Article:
We can say that the fall of the New York based shows was a necessary evolution of an industry — the ‘daypart’ — that was past its profitable age. And perhaps this is so.

Perhaps in this age of streaming video, of narrowcasting versus broadcasting, there’s millions of opportunities for us to see great performances across all sorts of media platforms.

The West Coast shows have their own long histories and their own strengths. But there was something unique and special lost when we lost all the NYC soaps.

We lost the chance to see a Larry Bryggman, a Kathleen Widdoes, a Helen Gallagher. And the amazing power of a performance from Beverlee McKinsey.

Another World writer Harding Lemay on McKinsey: “Beverlee became Iris, or Iris became Beverlee, and dominated the screen with unerring camera presence from her first sweetly malicious encounter with Alice. Her alabaster stillness, complemented by a wardrobe of chiffon pastels, created tension in a scene before she spoke a word….I quickly realized we had found [our] future antagonist.”

There are so many great McKinsey performances to choose from; she had so many great moments as Iris, but there are only a handful of scenes with McKinsey as Iris from Another World and Texas online.

There is a wealth of Guiding Light clips on YouTube, and so many great Alexandra moments: the story with her beloved son Brandon aka Lujack, and later with Nick, the delicious love/hate dance between McKinsey and Christopher Bernau’s Alan; and the wonderful relationships Alexandra had with her family, and with characters like Ross, Vanessa, Holly, H.B. and India.

But as part of this tribute, I chose the 1991 scenes where Alexandra brings down Roger at the country club.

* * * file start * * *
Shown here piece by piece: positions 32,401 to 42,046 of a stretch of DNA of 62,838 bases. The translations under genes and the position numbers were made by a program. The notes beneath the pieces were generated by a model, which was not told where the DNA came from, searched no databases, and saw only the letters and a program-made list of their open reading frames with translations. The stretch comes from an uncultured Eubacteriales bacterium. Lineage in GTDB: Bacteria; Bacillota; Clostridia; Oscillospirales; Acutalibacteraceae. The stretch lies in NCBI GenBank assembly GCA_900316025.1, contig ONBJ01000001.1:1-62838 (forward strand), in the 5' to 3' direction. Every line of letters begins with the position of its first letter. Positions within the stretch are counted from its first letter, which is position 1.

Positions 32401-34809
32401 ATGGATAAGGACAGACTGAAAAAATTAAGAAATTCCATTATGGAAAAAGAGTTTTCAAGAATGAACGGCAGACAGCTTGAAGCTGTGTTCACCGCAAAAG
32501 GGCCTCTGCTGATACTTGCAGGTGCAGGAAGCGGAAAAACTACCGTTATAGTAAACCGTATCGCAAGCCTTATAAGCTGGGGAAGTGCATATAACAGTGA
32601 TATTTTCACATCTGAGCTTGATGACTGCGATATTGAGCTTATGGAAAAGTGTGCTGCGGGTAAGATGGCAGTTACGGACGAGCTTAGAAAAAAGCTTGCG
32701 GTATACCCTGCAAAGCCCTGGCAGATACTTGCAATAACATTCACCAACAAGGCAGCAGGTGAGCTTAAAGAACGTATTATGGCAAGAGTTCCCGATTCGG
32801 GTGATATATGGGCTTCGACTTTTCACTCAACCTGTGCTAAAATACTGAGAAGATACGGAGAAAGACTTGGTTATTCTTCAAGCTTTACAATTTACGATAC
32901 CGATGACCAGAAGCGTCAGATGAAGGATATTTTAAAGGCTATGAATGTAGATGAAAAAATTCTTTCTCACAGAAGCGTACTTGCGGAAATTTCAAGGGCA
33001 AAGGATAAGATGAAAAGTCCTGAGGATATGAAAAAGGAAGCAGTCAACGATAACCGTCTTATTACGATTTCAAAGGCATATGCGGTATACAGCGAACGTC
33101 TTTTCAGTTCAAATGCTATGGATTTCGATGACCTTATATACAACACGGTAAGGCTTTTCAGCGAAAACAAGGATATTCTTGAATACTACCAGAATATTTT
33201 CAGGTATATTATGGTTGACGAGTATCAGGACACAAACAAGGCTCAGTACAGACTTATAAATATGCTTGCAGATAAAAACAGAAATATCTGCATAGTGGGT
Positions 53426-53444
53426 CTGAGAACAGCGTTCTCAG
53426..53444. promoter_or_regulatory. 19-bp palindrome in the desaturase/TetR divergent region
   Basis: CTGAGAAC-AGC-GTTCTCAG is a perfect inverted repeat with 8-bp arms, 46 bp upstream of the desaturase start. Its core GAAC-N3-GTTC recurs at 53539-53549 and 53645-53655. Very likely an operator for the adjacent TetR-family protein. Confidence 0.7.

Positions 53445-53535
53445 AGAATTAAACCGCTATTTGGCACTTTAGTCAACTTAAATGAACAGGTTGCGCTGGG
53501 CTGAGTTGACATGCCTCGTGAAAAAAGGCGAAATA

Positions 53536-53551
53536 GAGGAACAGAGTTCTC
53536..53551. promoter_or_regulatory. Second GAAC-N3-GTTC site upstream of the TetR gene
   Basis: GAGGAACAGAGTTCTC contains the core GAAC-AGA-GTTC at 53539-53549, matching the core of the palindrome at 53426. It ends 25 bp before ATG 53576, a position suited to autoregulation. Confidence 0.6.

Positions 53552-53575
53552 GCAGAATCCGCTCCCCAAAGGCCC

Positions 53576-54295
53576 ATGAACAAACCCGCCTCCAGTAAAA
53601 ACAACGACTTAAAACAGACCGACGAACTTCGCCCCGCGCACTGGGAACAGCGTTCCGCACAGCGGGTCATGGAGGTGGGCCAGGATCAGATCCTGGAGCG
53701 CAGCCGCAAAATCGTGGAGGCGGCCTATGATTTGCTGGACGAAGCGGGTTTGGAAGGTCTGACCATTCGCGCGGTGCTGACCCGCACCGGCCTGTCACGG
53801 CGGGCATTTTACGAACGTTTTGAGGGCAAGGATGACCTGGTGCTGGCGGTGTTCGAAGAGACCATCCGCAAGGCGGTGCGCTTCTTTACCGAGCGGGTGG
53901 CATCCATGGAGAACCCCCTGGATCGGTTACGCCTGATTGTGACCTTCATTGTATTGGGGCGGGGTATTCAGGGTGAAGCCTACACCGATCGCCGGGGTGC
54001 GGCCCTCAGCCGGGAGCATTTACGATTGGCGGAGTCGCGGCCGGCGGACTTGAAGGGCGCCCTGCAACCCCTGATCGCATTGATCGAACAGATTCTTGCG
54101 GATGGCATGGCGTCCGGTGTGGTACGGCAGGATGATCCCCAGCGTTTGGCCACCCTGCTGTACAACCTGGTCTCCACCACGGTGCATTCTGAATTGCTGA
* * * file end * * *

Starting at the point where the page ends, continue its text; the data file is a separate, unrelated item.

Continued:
GL was, quite simply, ON FIRE in 1991. In the wake of several cast departures, including the loss of the characters of Josh, Reva, Rick and Phillip, other stories moved to the forefront, and it was at one of those moments, those junctions of story and performance, where a show just SHINES.

The twisted web of Roger, Alex and Mindy as Roger’s mistress was the stuff that makes great soap.

I am still in awe of these scenes, because McKinsey hits every moment, and every note. And she shows the fullness of Alexandra as a character here. We see not only Alex’s rage and anger, but her vulnerability and sorrow as well. It is a bravura performance, and it seems unthinkable that McKinsey did not win an Emmy for it.

So here’s to McKinsey and her stunning body of work. May they both be remembered for a long time to come.

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One thought on “Remembering Beverlee McKinsey

  1. Do anyone know why Beverlee did not return to AW after she left Texas? Thank you.

    Hi Chuck, sorry for the delayed response time.

    I really don’t know for certain; I know she’d had a role in a Clint Eastwood movie around this time and it might be that she just wanted to try new things. By that time, it was, I think, eight or nine years that she’d played Iris – and Iris was almost always front burner. So it may have been that she needed a break.

    I can’t say that I know much about her personal life, but I know that her husband was ill and died early in her run as Alexandra on Guiding Light, so it may have been that she also took time away for personal reasons. She was a rather private person, though, so that’s a guess.